Plasmids and Yeast strains
All plasmids used were from the MyLO Toolkit collection constructed here. They are listed in Table Sl, and will be made available from Addgene. Plasmids were made using Golden Gate cloning or homologous recombination in yeast as outlined in detail in Supplementary Information 1 with primers listed in Table S2. Yeast strains, listed in Table S3, were made with CRISPR/Cas9-based transformations using MyLO Toolkit components. All plasmids were confirmed by sequencing and all integrants were confirmed by PCR.
Fluorescence-based Yeast Transformation Assay
Assays of transformation efficiency were performed by integrating a strong GFP expression cassette (pBBK93, TDH3p Neon(gfp)) into wild type yeast using a lithium acetate-based transformation protocol (Gietz and Schiestl, 2007). Briefly, 3 OD600 log phase yeast were transformed by incubating for 30 min at 30°C and then 42°C in a 150 μL final volume with concentrations as in Gietz et al. Twenty percent of the reaction was plated and incubated two days at 30°C prior to imaging on a Safe Imager 2.0 (Invitrogen) blue light source to identify positive, green colonies. In some cases, colonies were counted using the Fiji (Schindelin et al., 2012) Color Threshold tool followed by the Analyze Particles tool.
Log phase yeast grown in synthetic selective media were imaged on slides using a DMi6000B microscope (Leica Microsystems) with an HCX PL APO 63x oil objective, an Orca R2 CCD camera (Hamamatsu) and Volocity software (PerkinElmer). Images within each panel were evenly exposed and processed using Fiji (Schindelin et aL, 2012) and Photoshop CC (Adobe) except for those in Figure 5 where large fluctuations in intensity necessitated different exposure times.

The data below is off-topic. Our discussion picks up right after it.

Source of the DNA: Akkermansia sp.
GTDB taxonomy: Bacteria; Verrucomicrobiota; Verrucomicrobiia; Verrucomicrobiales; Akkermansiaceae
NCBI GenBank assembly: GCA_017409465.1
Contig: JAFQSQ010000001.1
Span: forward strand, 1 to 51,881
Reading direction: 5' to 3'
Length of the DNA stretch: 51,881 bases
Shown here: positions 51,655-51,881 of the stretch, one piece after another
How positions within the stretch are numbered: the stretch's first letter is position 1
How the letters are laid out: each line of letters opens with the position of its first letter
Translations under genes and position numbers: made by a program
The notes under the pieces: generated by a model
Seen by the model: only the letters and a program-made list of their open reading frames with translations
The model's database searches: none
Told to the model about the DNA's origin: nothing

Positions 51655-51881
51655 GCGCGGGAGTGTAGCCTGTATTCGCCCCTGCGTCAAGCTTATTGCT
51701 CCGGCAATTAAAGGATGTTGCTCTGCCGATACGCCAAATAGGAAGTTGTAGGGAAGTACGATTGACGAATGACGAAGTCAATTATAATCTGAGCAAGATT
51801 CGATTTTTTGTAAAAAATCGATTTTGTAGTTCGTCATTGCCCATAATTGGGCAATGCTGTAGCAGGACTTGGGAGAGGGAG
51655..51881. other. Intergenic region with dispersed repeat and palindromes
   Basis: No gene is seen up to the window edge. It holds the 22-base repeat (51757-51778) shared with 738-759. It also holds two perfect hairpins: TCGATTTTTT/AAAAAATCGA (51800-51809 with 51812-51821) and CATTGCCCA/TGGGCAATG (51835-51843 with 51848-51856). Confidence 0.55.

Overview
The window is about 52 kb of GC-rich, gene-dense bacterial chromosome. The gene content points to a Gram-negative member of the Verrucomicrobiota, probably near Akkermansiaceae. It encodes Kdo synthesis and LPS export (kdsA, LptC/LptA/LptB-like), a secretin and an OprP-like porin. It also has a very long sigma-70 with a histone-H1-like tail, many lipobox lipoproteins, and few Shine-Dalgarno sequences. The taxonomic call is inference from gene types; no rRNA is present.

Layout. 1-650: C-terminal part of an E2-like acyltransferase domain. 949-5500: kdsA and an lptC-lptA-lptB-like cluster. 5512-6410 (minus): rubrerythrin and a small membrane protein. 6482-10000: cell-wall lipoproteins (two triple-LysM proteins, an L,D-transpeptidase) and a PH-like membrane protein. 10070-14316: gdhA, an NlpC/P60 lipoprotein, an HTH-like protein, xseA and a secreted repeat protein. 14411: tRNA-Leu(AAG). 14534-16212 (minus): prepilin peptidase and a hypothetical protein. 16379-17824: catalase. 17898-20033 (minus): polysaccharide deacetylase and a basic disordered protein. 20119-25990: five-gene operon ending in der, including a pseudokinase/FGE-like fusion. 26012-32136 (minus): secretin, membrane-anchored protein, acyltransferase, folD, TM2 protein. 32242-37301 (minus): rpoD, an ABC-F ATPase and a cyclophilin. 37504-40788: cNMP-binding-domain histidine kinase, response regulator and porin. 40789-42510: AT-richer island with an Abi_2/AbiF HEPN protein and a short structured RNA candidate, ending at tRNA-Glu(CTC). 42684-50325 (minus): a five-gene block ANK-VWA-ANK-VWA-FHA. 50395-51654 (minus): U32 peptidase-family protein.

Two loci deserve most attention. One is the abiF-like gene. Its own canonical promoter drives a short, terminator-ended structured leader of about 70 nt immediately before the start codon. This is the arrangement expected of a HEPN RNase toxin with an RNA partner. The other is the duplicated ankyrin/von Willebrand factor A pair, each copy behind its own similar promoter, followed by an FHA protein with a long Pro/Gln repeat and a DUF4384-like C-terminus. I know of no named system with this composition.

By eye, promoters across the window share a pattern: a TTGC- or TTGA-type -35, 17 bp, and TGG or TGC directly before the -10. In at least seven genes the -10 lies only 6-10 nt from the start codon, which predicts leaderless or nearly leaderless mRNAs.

Log phase yeast were lysed by freezing a pellet, suspending them in Alternate Thorner Buffer (8M Urea, 5% SDS, 40 mM Tris 6.8, 0.1 mM EDTA, 0.4 mg/mL bromophenol blue, 1% β-mercaptoethanol) with glass beads, heating at 70°C for 5 min and then vortexing 1-2 min. An amount of lysate equivalent to 0.1 OD600 of yeast was run on an SDS-PAGE gel, transferred to nitrocellulose paper and blotted with mouse anti-HA (Abeam ab18181) followed by donkey anti-mouse conjugated to IR-Dye 800CW (Mandel Scientific 926-32212). The blot was imaged on an Odessey 9120 Infrared Imager (LI-COR).
Log phase yeast grown in synthetic complete media were measured on an Accuri C6 flow cytometer (BD Biosciences). For each sample 10,000 events were collected and the mean green fluorescence values of the complete ungated populations were recorded.
Article TitleThe MyLo CRISPR-Cas9 Toolkit: A Markerless Yeast Localization and Overexpression CRISPR-Cas9 Toolkit
The genetic tractability of the yeast Saccharomyces cerevisiae has made it a key model organism for basic research and a target for metabolic engineering. To streamline the introduction of tagged genes and compartmental markers with powerful CRISPR-Cas9-based genome editing tools we constructed a Markerless Yeast Localization and Overexpression (MyLO) CRISPR-Cas9 Toolkit with three components: (i) a set of optimized S. pyogenes Cas9-guide RNA (gRNA) expression vectors with five selectable markers and the option to either pre-clone or co-transform the gRNAs; (ii) vectors for the one-step construction of integration cassettes expressing an untagged or GFP/RFP/HA-tagged gene of interest at one of three levels, supporting localization and overexpression studies; and (iii) integration cassettes containing moderately expressed GFP- or RFP-tagged compartmental markers for colocalization experiments. These components allow rapid, high efficiency genomic integrations and modifications with only transient selection for the Cas9 vector, resulting in markerless transformations. Thus, the MyLO toolkit packages CRISPR-Cas9 technology into a flexible, optimized bundle to simplify yeast research.
Competing Interest Statement
The authors have declared no competing interest.